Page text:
26 March 2011

Remembering the Stories of Diana Wynne Jones

This morning brought news of the death of Diana Wynne Jones. Though she started publishing fantasy novels in the 1970s, they didn’t make a splash in the American market for years. I therefore didn’t read my first Jones novel until after college and a few years of work, when Harry Potter was making U.S. publishers once again see lucre in British children’s fantasy.

That first book was Charmed Life, the launch of Jones’s Chrestomanci stories. (Chronologically, it became the third—at least.) And I was delighted by the find. The storytelling seemed to effortlessly combine quaint, quotidian details with high magic and powerful personalities. Jones didn’t take a classical approach to plot, so her stories could make sudden turns—e.g., suddenly replacing one apparent protagonist for another—so as a reader you had to stay on your toes.

Jones’s storytelling grew out of an emotionally deprived childhood. Born in 1934, she grew up in the Depression, World War 2, and Britain’s postwar lean years, but suffered most from her parents’ child-rearing. This Guardian profile explains:

Utterly neglected by their parents, she and her sisters, Isobel and Ursula, lived in a shack apart from the main house. They ran wild, washed seldom and grew very close. Because of the damp, Diana contracted juvenile rheumatism, a trial to her mother who declared: “Sympathy damages me”. Her father, who according to Diana “could beat Scrooge in a meanness contest”, did not allow the girls many books. He kept an entire set of Arthur Ransome’s Swallows and Amazons books locked up, giving his daughters one to share each year. Desperate for books, Diana wrote two epic novels herself, aged 12.
Troubled families and demanding institutions (her parents were busy managing a conference center) run through many of Jones’s stories. Her fictional families are messy and full of secrets, and inheritances—of traditions, property, powers—are a burden. After coming back from a Jones conference Penthe wrote of her stories:
Lots of the action is driven by children having to cope with the fairly unpleasant events set in train by their elders - parents, grandparents, uncles and aunts. The kids often end up taking the consequences and solving the problems because the adults are too self-absorbed, stubborn or lazy. Or just lack the imagination to understand what they are doing, which I think is the worst sin of all in the Jonesiverse.
The “Jonesiverse” is actually made up of many dimensions. I’m most fond of the novels rooted in modern England, with balky television sets and council flats, like The Homeward Bounders, Eight Days of Luke, and especially Archer’s Goon. I haven’t dug fully into the high fantasy of, say, the Dalemark Quartet and Howl’s Castle series. But of course the power of Jones’s imagination lies in how those levels of reality are never far apart.


dot said...

I didn't get around to reading the Dalemark Quartet until earlier this year (having exhausted most of the other easily accessible DWJ books.). Once I settled in for the ride and just trusted her, I found the whole series wonderfully dense and layered. They might not be as accessible as anything where Howl pops up, but they were really quite good. And oh, it is not the best of years for iconic British children's writers.

Richard said...

I was introduced to The Lives of Christopher Chant by a friend when it first came out -- a decade before Harry Potter came along. I was already well into my twenties by then. I'm glad to have encountered the Chrestomanci so late in my development; if I'd read those books earlier I'd have taken them for granted. I couldn't have appreciated just how good they were without some life experience under my belt. And for that matter, Jones had a lot to say about how one becomes an adult -- and especially how childhood pain shapes the kind of adult you turn out to be, but you get to decide which way it turns out -- that adults need to learn even more than younger readers do. I'm just glad those books were around when I needed them most, and that they'll stay around for a very long time to come.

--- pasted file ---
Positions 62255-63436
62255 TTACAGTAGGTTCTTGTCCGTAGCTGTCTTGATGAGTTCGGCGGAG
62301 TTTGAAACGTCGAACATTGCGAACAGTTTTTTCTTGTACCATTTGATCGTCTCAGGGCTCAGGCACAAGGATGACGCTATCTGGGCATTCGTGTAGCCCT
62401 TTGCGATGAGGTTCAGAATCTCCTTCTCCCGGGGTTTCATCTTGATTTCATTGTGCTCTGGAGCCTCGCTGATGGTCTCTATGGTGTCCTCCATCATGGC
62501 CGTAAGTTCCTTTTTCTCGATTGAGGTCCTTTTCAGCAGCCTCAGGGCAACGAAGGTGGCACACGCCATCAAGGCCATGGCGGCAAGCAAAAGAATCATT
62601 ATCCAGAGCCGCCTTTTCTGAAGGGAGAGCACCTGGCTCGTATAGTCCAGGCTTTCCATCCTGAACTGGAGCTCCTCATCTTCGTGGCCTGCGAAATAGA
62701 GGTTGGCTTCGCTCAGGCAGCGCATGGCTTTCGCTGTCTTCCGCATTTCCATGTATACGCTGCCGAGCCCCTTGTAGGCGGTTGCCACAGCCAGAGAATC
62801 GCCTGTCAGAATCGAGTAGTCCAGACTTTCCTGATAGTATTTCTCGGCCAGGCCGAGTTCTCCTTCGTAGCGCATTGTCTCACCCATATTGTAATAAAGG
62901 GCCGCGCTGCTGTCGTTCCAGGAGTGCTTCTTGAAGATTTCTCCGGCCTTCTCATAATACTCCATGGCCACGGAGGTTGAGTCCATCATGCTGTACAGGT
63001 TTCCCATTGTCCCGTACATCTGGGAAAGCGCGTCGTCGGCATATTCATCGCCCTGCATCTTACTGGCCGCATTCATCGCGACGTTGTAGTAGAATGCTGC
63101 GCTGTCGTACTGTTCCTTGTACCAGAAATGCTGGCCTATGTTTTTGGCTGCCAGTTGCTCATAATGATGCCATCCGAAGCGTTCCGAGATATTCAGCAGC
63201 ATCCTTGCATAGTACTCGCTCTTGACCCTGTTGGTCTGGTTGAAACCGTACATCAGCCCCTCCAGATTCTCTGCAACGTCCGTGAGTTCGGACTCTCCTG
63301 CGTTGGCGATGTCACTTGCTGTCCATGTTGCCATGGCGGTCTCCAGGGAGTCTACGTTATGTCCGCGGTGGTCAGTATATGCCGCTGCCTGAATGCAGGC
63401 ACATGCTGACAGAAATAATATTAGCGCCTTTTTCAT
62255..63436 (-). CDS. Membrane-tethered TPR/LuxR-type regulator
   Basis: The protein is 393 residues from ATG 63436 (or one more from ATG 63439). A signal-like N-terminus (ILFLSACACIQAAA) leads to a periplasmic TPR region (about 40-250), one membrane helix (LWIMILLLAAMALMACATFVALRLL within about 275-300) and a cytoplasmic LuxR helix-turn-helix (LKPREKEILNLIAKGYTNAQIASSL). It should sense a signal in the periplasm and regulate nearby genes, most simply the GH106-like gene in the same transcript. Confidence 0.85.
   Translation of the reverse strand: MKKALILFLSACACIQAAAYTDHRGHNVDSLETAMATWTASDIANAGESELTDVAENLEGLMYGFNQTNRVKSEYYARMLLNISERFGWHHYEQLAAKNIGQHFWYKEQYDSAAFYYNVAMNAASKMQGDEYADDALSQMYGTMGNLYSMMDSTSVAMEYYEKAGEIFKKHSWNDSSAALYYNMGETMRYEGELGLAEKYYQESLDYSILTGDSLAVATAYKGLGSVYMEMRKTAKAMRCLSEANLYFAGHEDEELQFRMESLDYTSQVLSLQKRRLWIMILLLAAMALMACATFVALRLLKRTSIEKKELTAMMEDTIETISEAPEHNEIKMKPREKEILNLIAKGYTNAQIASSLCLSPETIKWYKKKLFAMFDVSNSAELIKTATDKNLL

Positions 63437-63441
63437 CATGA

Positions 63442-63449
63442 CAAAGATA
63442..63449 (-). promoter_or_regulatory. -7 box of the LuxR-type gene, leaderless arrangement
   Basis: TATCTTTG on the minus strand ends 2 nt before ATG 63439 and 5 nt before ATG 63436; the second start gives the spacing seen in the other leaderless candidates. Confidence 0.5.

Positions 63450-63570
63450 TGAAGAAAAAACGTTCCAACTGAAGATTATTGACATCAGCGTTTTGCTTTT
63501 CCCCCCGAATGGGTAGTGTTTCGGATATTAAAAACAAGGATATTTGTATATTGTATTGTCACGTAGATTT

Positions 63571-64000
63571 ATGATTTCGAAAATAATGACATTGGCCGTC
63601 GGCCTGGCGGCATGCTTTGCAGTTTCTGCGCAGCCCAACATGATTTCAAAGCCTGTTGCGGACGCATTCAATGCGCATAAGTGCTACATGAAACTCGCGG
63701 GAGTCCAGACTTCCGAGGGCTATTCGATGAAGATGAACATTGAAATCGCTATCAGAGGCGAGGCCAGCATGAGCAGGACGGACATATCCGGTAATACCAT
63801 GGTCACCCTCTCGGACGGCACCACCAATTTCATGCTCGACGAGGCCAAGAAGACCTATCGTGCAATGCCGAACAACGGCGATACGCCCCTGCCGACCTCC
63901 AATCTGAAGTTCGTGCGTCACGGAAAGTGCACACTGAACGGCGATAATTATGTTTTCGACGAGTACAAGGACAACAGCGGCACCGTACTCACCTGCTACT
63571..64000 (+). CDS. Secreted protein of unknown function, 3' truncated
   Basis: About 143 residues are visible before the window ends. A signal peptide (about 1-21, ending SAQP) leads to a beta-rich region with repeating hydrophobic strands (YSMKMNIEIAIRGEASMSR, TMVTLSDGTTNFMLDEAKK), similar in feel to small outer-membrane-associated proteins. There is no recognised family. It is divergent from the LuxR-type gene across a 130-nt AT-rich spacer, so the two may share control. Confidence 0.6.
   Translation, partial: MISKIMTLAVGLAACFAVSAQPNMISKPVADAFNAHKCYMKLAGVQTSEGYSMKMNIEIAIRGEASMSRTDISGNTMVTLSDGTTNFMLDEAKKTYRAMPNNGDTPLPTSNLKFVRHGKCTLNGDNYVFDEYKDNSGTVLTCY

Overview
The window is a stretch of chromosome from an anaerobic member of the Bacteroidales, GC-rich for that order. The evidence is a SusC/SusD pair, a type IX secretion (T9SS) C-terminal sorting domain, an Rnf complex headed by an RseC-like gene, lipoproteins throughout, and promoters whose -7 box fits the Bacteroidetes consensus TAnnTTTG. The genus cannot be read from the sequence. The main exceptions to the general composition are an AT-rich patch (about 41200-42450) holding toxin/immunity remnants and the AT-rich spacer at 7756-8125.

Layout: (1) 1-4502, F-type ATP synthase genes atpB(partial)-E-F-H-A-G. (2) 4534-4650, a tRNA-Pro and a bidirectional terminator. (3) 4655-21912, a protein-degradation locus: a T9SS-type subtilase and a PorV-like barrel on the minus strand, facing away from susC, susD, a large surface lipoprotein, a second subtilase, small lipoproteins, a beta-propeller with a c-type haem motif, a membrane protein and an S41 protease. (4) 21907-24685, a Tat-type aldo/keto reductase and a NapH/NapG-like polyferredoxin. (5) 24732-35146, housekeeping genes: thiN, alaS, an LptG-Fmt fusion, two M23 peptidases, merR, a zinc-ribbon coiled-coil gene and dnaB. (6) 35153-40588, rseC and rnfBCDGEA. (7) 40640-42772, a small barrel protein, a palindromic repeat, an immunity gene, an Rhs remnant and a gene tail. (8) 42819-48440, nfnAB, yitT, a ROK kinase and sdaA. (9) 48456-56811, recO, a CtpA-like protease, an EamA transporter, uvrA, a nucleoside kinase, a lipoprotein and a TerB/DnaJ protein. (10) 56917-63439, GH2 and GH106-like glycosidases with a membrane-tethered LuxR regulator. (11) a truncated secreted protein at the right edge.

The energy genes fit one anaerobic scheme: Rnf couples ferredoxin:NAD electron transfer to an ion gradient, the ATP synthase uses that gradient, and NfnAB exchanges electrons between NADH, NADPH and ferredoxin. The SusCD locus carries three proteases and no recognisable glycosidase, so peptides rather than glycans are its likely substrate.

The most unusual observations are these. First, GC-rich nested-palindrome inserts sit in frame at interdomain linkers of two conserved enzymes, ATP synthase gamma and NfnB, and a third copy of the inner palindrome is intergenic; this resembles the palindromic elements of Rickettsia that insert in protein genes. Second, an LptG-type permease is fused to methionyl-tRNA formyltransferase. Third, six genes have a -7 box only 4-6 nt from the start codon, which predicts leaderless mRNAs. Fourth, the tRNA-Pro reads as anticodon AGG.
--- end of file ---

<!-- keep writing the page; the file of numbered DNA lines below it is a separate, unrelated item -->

For ages now I've kept my copy of The Tough Guide to Fantasyland close to hand next to my computer for literary inspiration and cheering up whenever I need it…and that's where it's staying.

And from what we know about the disability and illness Jones was living with in these last few years, at least we can be glad her body isn't hurting her any more.

Gail Gauthier said...

I was expecting this news because I had heard she wasn't well. I didn't become a fan until last year, but I definitely admire and appreciate her work.

Mordena said...

Am thinking of forcing Howl's Moving Castle on you -- except that it is currently lent out elsewhere. :)

J. L. Bell said...

I’ve got a copy of Howl near my desk. But I just finished Enchanted Glass, and have been partway through Dogsbody for years, so it’s in a queue.

Jackie Scheidlinger said...

I have read everything by DWJ that I can get hold of. Since some of her work is out of print already (cannot understand why) I've scoured used book stores and have done some shopping for used copies on the web.
I am a big fan of children's lit in general, with my favorites being L.Frank Baum, C.S. Lewis, P.L. Travers, E. Nesbit (This is getting crazy...why does everyone have initials in their names?). I still have my childhood copy of The Marvelous Land of Oz with the John R. Neill illustrations and those gorgeous color plates. I particularly loved the one of Glinda. I thought she was so beautiful. But I digress.

For me, no one catch match Diana Wynne Jones for pure crazy originality, flawed but admirable protagonists, deep insight, and delightful British humor.
I urge you to read Howl's Castle if you haven't done so already, and follow that with Deep Secret and The Dark Lord of Derkholm. There is nobody else like her.

My blog is gently-read.blogspot.com/